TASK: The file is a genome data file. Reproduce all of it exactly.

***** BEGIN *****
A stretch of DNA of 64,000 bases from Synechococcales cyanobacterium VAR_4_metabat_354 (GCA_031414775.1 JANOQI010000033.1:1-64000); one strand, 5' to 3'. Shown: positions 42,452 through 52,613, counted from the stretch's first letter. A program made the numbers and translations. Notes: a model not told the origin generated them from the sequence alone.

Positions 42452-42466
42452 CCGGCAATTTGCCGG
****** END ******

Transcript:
A stretch of DNA of 64,000 bases from Synechococcales cyanobacterium VAR_4_metabat_354 (GCA_031414775.1 JANOQI010000033.1:1-64000); one strand, 5' to 3'. Shown: positions 42,452 through 52,613, counted from the stretch's first letter. A program made the numbers and translations. Notes: a model not told the origin generated them from the sequence alone.

Positions 42452-42466
42452 CCGGCAATTTGCCGG